There’s no question that virtual training is here to stay. The bigger and better question is, how do we ensure it’s a successful learning method? This year’s State of Virtual Training Survey provides insights and recommendations for organizations around the globe who want to do it well.
Just over 700 responses poured in for this year’s survey, which was conducted in the July-October timeframe. The results are summarized in the following infographic, which is also available for download.
This is my fourth year in a row asking these questions (plus a few new ones added in). So in addition to these static numbers, the trends are both revealing and exciting. Here’s my analysis of the results, along with specific recommendations for your organization to implement.
Nearly all respondents (91%) said their organizations have been offering more virtual training in the last 2 years due to the pandemic. And based on recent ATD research, 88% of organizations plan to keep their 2022 spending levels on virtual training the same. The combination of these reports tells me that virtual training will remain a learning method of choice for most organizations.
What’s new is the addition of hybrid classes – ones that have both in-person and remote attendees. 62% of survey respondents said that their organizations are either already offering or planning to offer this format soon.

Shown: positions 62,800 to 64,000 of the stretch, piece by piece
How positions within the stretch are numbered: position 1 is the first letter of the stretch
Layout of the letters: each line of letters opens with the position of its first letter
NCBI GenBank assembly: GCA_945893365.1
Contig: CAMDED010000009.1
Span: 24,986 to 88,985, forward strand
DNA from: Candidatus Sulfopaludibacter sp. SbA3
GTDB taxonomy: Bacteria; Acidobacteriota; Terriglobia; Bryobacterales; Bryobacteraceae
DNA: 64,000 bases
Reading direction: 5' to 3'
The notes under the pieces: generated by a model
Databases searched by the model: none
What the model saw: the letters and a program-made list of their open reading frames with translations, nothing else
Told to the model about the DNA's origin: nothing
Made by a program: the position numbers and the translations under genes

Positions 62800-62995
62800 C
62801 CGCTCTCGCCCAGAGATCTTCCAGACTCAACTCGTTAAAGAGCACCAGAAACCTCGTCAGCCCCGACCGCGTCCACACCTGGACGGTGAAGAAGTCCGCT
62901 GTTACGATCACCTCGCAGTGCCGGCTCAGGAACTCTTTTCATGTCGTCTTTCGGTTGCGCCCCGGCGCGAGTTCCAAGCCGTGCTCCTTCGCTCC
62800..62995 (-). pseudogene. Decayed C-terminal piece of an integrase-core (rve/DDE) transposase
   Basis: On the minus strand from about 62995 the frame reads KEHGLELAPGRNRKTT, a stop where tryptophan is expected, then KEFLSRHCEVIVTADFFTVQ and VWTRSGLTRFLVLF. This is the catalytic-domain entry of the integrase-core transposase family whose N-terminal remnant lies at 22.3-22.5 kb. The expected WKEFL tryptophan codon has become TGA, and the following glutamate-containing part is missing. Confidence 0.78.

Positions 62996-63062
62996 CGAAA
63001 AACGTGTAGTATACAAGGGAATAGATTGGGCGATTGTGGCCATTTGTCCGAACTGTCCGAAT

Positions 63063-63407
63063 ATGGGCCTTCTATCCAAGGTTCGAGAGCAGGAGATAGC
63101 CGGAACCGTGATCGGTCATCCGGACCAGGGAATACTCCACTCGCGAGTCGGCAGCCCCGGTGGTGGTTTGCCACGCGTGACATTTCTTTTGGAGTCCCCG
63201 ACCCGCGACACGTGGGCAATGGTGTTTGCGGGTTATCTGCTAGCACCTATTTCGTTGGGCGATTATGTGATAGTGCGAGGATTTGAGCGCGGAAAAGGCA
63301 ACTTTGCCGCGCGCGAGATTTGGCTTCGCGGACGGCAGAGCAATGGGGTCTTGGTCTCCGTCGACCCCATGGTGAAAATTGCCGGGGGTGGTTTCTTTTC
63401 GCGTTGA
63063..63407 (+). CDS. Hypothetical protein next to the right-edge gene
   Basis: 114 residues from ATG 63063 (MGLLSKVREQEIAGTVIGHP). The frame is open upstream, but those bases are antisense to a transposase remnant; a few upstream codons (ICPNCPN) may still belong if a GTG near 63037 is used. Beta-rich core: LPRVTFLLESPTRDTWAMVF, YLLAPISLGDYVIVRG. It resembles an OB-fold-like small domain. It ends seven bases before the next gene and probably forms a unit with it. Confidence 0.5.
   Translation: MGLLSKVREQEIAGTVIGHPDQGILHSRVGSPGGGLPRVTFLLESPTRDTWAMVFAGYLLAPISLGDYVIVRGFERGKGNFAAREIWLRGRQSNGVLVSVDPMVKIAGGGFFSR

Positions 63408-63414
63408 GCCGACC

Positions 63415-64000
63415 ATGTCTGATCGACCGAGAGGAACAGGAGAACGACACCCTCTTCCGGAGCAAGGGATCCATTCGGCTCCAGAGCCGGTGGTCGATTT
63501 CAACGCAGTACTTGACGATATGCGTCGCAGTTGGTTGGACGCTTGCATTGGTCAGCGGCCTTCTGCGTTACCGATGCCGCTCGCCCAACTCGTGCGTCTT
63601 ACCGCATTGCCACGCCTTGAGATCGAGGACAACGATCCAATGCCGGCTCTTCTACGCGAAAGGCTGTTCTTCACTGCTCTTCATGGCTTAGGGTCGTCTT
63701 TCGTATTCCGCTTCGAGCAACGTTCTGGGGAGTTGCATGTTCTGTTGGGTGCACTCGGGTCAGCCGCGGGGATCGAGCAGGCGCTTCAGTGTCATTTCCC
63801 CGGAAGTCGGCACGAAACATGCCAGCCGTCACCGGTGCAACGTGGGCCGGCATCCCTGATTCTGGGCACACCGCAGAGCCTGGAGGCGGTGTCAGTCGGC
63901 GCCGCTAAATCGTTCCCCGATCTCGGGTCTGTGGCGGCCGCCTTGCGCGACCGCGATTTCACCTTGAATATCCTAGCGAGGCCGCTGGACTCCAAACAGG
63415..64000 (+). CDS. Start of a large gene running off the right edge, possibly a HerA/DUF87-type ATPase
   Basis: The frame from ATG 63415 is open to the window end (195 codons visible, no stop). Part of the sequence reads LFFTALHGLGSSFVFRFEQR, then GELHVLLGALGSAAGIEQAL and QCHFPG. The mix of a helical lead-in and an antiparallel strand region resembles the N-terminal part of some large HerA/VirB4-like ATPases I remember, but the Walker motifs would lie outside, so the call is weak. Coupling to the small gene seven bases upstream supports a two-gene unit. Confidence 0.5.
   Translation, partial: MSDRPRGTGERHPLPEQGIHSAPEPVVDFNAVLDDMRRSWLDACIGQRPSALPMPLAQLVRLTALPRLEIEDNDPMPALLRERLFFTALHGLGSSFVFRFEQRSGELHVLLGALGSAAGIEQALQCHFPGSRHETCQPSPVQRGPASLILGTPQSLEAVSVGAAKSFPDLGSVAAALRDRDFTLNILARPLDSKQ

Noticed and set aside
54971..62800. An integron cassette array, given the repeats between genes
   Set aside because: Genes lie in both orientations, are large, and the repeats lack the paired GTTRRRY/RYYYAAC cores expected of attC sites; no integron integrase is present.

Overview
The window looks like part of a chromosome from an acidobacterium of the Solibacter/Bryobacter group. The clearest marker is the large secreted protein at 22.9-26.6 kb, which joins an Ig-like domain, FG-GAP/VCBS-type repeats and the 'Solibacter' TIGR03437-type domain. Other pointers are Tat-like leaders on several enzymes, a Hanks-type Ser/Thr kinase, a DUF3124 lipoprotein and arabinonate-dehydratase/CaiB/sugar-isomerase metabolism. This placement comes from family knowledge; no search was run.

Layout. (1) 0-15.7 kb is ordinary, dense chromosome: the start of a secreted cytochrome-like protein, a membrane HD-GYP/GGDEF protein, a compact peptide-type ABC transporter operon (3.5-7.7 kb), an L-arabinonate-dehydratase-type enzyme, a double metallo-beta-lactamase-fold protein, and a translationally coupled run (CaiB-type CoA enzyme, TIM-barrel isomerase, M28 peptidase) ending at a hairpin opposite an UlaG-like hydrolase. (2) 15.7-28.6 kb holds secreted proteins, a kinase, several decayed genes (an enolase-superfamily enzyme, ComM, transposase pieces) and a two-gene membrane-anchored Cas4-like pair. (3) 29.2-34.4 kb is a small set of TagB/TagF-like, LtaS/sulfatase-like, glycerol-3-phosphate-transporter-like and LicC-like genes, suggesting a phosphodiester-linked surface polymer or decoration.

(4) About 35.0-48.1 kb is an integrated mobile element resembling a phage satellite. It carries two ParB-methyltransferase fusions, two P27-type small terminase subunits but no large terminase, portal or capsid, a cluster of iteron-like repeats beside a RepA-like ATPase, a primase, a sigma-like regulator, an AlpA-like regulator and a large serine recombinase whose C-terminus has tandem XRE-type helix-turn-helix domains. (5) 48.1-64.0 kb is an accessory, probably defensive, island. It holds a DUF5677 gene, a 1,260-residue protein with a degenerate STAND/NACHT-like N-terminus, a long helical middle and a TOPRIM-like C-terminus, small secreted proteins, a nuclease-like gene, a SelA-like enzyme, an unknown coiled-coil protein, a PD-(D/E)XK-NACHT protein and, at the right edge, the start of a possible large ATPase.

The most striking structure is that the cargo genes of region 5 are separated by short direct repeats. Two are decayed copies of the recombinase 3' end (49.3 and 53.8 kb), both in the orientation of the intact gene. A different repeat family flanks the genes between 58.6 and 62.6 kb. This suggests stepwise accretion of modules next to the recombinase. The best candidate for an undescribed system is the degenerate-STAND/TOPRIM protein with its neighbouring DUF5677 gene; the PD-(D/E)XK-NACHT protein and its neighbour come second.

Given this information, it’s time for your organization to make thoughtful, deliberate decisions about your virtual training offerings. Decide what should stay in the virtual classroom, what belongs in-person, and what (if anything) makes sense to offer in a hybrid format. If you quickly pivoted programs last year to an online format, review them to ensure they are the quality and caliber needed to fully achieve learning outcomes.
The most common length of a virtual class remains at 60 minutes (similar to all previous years’ findings). However, a much larger-than-expected number – 29% – said their virtual classes are over 2 hours in length. This is a substantial increase over last year’s report (19%) and it was almost negligible the year before that.
Seeing this number of longer (2+ hour) classes seems to indicate that many organizations simply transferred their in-person programs to the online classroom without much forethought or re-design. In other words, they took a 1-day in-person class and made it a 1-day online class.
For better learning results, in-person classes should be transformed and reorganized when moved online. A significant portion of content can likely be learned asynchronously, with meaningful collaboration and discussion in virtual classes. It’s possible to still have a one-day (or longer) online class, with participants moving between synchronous and asynchronous activities throughout the program. Intentionally re-design your learning experiences to maximize time spent in the virtual classroom. Invest in design resources.
The Participant Experience
Most virtual classes (83%) still have under 25 participants. And 7% have over 50 participants. My recommendation has always been that unless you significantly change the program design, the number of attendees should stay the same when moving from in-person to online. Just because you can put more people into a virtual classroom doesn’t mean you should. The right number of participants depends upon the program outcomes you are trying to achieve.